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Categorized | Church Connection

Responsible freedom

Rev. Bill Johnson

Cedar Springs United Methodist

140 S. Main St.

Cedar Springs, MI  49319

 

In the tradition of my church, there is a vital combination between personal faith and social witness. Methodist founder John Wesley was among the leaders of social reform in England during an age when living conditions in neighbor France led to massive revolt among the common people. Historians believe that the leadership of Wesley helped avoid a similar revolution in England because he addressed the conscience of his country’s government and strived for political change. 

With the mid-term election behind us now, this is a good time to pause and reflect on the relationship between faith and politics. Our Judeo-Christian heritage speaks to this. Regardless of political leanings, serious religious people are called to a higher loyalty. We believe that our job is to find God’s word in our culture, and align our words and actions with God’s eternal truths. The Old Testament prophets are our model, as they spoke for God in their day…the shepherd Amos marched from his fields in Tekoa to Jerusalem with a vision of a wall and a plumb line hanging beside it. God’s desire was the straight plumb line, and the wall was crooked. “Seek the Lord and live…you that turn justice to wormwood and bring righteousness to the ground.” Amos didn’t win favor with Kings when he spoke for God with those words, but they were words of truth.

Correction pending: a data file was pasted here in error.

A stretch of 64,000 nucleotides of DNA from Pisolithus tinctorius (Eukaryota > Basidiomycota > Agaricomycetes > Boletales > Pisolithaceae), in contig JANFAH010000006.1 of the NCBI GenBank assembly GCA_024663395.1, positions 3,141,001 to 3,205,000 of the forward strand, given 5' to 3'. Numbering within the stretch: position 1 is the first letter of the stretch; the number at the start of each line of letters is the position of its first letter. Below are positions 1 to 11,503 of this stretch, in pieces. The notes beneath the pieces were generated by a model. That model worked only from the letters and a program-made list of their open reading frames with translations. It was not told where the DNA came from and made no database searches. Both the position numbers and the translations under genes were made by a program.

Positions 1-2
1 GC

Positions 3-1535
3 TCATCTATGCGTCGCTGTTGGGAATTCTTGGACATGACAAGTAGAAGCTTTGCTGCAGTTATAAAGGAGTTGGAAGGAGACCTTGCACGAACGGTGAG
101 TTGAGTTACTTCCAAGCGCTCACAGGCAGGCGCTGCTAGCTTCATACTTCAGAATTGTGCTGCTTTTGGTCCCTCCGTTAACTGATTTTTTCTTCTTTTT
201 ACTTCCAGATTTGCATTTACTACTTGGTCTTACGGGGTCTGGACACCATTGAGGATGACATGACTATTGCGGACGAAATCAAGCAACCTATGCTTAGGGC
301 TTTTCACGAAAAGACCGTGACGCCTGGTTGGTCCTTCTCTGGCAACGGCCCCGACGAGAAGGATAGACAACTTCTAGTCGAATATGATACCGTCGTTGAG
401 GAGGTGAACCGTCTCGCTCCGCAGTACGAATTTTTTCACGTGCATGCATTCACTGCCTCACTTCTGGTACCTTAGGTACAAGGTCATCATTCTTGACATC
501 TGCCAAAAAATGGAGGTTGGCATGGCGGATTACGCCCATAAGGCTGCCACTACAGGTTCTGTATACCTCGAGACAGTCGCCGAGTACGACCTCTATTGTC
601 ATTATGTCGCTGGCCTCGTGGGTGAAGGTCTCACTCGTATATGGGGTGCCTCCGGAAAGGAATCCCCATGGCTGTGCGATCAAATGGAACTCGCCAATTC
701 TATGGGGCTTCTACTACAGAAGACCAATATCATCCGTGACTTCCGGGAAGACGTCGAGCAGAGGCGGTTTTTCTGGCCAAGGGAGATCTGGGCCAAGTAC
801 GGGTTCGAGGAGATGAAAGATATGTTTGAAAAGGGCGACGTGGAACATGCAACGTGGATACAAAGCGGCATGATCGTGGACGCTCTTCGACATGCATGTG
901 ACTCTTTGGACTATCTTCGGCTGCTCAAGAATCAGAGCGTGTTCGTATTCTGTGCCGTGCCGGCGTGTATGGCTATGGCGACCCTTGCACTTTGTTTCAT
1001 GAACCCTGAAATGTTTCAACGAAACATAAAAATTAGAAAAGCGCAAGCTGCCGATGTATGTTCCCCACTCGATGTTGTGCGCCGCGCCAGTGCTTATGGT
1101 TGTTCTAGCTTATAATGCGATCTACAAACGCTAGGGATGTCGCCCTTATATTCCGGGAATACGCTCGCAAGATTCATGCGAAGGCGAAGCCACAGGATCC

But here’s the thing: In this super-charged political year, it is tempting to believe that one candidate or another has God on their side. The reality is that God has no “side,” but compassion, truth and justice. God’s bias is with equality for all people, no matter what their political ties. Justice and peace are not the possession of any human; they are signs of God’s reign. Without them, God is grieved. With them, human action has painted a picture of the Kingdom realized.  

We can be grateful that we live in a nation that gives power to the common people. We must believe we can make a difference, or we will not achieve the equality our founders saw in establishing our union. Whether our political leanings draw us toward the right, the left or the middle is not as critical as a commitment to sharing responsibility for preserving the rights of all people. People of every faith are obligated to look for God at work in the world, and then speak and act as those who believe God can actually influence human history. Like Amos our job is to announce our understanding of God’s word, and vote our conscience. When we have done that, we have been faithful to our obligation to practice responsible freedom. If you voted this year, you did your part. 

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